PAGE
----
Ellerston pushes GrainCorp stake to 9.9pc

07 Aug, 2014 10:30 AM
Ellerston is now the second biggest shareholder in the local grain logistics

ELLERSTON Capital has further lifted its already significant stake in GrainCorp to hold almost 10 per cent of Australia's biggest agribusiness.

The former Packer family investment trust began buying back into GrainCorp early this year, 18 months after previously selling out to give US raider Archer Daniels Midland (ADM) its initial foothold in the big agribusiness.

Although its contentious takeover bid was blocked by the federal government last year, ADM now sits on just under 20pc of GrainCorp.

Ellerston, previously the biggest single shareholder before ADM's buying spree, is now the second biggest shareholder in the local grain logistics, marketing and processing giant.

Industry speculation is that the investment company is rebuilding its stake as part of another low-key, long-term plan to eventually offload to ADM again - if the multi-national agribusiness opts to make another takeover move when and if federal government conditions are relaxed.

Ellerston, run by Ashok Jacob, a long time adviser to casino mogul Jamie Packer, his father, the late Kerry Packer and the Pratt family, has confirmed the specialist fund manager now owns 9.9pc.

That's up from 8.7pc reported about a month ago and well above the 6.5pc stake Ellerston held in GrainCorp before the ADM share raid back in October 2012.

The funds management business also held a solid stake in the former AWB Limited and is currently a 13pc shareholder in the Goodman Fielder food business which sold its edible fats and oil assets to GrainCorp in 2012.

The Packer's CPH downgraded its stake in Ellerston in August 2011 to about 25pc after family head and Casino mogul James Packer stood down from its board.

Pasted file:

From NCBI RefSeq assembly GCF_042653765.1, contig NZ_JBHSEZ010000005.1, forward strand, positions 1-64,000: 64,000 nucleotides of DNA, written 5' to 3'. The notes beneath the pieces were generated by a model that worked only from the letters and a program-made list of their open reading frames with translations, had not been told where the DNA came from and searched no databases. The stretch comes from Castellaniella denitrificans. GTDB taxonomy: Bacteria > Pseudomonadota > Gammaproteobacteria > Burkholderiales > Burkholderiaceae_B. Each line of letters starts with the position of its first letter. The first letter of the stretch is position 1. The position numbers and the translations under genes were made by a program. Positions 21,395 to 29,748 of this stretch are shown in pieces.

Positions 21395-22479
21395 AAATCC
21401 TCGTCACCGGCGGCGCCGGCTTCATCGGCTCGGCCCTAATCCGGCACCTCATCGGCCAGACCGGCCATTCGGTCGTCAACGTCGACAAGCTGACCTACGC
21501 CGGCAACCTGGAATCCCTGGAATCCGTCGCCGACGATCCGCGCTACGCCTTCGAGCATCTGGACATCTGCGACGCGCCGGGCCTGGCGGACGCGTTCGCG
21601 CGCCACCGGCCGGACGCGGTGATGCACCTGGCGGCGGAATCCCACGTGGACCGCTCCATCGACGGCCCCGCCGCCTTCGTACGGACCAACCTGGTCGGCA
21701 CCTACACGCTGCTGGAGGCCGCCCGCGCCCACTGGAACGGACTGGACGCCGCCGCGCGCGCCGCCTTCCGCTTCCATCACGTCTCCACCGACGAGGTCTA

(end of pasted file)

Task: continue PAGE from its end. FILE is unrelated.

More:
The investment company is now 75pc owned by a trust of Ellerston employees, including chairman and chief investment advisor Ashok Jacob, a long time adviser to Mr Packer and his father, the late Kerry Packer.

GrainCorp's share price has lifted to around $8.70 this week, recovering ground after dipping from highs of $8.86 last month.

Early this year GrainCorp shares were trading as low as $7.60/share.

Andrew Marshall

Andrew Marshall

is the national agribusiness writer for Fairfax Agricultural Media
Date: Newest first | Oldest first


Jock Munro
7/08/2014 11:13:08 AM

Are we growers meant to get excited about this piece of information?! It would have been far better if Graincorp were a grower co op and not a corporate gift horse.
8/08/2014 8:12:25 AM

Far better for corporate laziness no doubt Jock.
8/08/2014 9:34:56 AM

Nothing ever stopped you from buying shares Jock. Smart farmers still own their shares and you don't hear them whinging about their storage and handling costs. They have an effective hedge in place.
8/08/2014 11:35:38 AM

elites looking after elites, who would have thought it.
Jock Munro
8/08/2014 1:19:02 PM

Do you think that their dividends would offset the gouging that they are suffering deregular?! They would be far better off with CBH and you know it but you are a trader anyway it would appear.
11/08/2014 7:20:42 AM

Two issues - Management & Ownership. No matter who owns GC, if it is not well managed, it is costly & inefficient. GC has a history of poor management & infrastructure maintenance & modernization. Allowing NSW, Qld & Vic all to come under same ownership & ,management has not helped & has been anti competitive. This has meant less efficiency & less service at higher costs. Ownership by other than farmers has meant farmers are last in the queue for any improvement in either profit sharing or service. At least farmers in WA own CBH outright, & it is more modern and efficient than privatised GC.


Screen name *
Email address *
Remember me?
Comment *


light grey arrow
Correct Jock. Selling what you don't already have is the biggest con ever introduced to
light grey arrow
When good systems do not deliver, "wheat grower for 53 years", it is caused by either the
light grey arrow
Totally agree "Wheat grower" , growers need to step up and elect a professional board who are